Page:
“McGill should invest in green technology, more research,” said Chloe LaFlamme of Divest McGill. “I think that the main thing is that we can’t be fully committed to an energy transition if we’re still invested in the fossil fuel sector.”
McGill’s administration has made clear that it recognizes the need for urgent action to prevent climate change.
In a letter to Divest McGill, the university’s Principle and Vice-chancellor Suzanne Fortier wrote, “Climate change is a serious threat to humanity, and unless urgent action is taken we will see catastrophic effects on our planet and its peoples. The Committee to Advise on Matters of Social Responsibility report reiterates that climate change, linked significantly to the burning of fossil fuels, is having an ‘injurious impact.’”
‘Out of touch’ administrators
The division between administration and those in favour of divestment lies in how to go about fixing the problem.
“We do not see that divestment would be an effective or meaningful form of action to address climate change at this time,” wrote Vincent Allaire, media relations officer at McGill, in an email statement. “CAMSR believes there are more effective ways for McGill to address climate change.”
Instead, the university will be applying the recommendations in the report by the Committee to Advise on Matters of Social Responsibility. This includes developing and implementing the same ESG principles recommended in U of T’s report.
“I really think that they are out of touch with the community, the academic staff and the professors, a lot of them are on board, a lot of the students are on board, we have over 2,000 signatures on our petition, said LaFlamme. "They don’t realize that this isn't something that’s only brought forward by a small group of students; it has the support of a large group of people."
University of British Columbia rejects divestment
And it’s not universities in the east who are advocating for divestment. Divest UBC was also disappointed to hear their board of governors decided against divestment.
“We’ve seen rejection all across the country so that’s something we are conditioned for,” said Regan Eberding, a member of UBC350. “But the fact that their fiduciary duty as board of governors is to the donors of the fund instead of to the faculty and students and the institution itself is kind of mind boggling. “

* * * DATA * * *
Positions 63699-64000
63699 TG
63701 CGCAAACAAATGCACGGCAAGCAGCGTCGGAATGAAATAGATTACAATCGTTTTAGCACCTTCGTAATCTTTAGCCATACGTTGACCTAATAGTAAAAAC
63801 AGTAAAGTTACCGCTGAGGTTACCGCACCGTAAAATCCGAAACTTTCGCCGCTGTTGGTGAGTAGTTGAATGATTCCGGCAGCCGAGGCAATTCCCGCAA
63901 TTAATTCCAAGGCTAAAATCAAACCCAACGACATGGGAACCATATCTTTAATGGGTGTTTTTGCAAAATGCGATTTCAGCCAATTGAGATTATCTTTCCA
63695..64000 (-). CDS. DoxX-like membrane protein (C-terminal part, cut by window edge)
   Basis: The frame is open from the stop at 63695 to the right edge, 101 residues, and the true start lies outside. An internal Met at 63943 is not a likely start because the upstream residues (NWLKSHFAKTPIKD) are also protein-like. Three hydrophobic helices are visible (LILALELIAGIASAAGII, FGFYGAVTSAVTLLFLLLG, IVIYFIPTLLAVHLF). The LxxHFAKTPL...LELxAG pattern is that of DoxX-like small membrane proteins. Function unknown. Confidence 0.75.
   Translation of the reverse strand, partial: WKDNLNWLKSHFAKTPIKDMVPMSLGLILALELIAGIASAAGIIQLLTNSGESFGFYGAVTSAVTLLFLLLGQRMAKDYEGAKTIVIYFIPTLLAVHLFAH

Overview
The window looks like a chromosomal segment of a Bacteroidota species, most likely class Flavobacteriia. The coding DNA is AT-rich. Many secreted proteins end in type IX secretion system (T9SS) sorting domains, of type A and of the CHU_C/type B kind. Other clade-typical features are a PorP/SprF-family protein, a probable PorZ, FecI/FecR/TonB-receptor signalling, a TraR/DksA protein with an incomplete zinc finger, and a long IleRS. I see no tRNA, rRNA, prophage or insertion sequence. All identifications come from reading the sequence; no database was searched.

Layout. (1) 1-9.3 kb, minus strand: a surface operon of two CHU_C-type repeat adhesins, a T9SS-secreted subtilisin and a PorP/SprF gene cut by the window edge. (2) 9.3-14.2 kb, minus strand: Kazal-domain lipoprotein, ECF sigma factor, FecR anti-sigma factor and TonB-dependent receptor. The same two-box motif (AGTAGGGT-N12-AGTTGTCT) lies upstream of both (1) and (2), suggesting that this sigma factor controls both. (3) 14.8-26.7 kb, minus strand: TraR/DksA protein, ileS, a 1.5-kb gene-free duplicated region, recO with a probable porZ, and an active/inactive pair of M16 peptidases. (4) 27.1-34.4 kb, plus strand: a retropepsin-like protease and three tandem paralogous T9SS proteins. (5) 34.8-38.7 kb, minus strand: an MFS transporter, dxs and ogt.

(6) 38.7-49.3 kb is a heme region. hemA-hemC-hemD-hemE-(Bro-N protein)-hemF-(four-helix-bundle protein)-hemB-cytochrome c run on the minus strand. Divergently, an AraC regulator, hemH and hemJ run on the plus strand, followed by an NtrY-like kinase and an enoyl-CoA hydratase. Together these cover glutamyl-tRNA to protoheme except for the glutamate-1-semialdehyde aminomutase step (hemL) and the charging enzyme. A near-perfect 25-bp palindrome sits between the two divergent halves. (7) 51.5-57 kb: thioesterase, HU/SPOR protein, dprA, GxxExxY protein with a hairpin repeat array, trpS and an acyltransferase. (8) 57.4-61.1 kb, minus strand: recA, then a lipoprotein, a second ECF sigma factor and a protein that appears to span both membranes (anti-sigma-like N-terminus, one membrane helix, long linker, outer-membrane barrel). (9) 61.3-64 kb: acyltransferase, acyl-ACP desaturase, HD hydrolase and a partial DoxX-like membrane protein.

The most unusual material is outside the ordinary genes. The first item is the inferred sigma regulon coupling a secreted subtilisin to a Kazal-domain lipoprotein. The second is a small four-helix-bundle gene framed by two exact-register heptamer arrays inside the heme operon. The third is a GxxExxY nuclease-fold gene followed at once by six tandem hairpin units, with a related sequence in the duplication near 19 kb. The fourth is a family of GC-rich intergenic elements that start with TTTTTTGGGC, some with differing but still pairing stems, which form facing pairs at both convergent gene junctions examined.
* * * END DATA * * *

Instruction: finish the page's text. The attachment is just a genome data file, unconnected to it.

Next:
The reaction from students countrywide can’t be ignored. On April 1, 2016, Divest McGill held a diploma returning ceremony in order to demonstrate their frustration with the board of governors’ decision bringing more attention to the cause.
Only the beginning
“Since we had our alumni ceremony we’ve had over 100 alumni sign on to our letter and 50 more have pledged to return their diplomas,” said LaFlamme. “So this is only the beginning, the more people jump on board it’s going to be a lot harder for the administration to justify a decision that’s against what the community wants.”
“Ultimately with the knowledge that 80 per cent of fossil fuels need to stay in the ground there is this ideology that if we’re valuing these assets as something a company has that can’t actually be used then these stocks are going to drop,” said Eberding.
“They’ll have to do it from a financial standpoint at some point but at that point it’s not taking leadership. I think they will divest, whether it be formal or informal, but the action really is about doing it now and doing it ahead of the curve.”